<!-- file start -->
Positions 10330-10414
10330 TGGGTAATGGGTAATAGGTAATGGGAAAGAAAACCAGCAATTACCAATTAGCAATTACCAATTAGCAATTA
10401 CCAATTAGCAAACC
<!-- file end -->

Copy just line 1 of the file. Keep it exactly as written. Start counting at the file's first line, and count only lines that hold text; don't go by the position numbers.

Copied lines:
Positions 10330-10414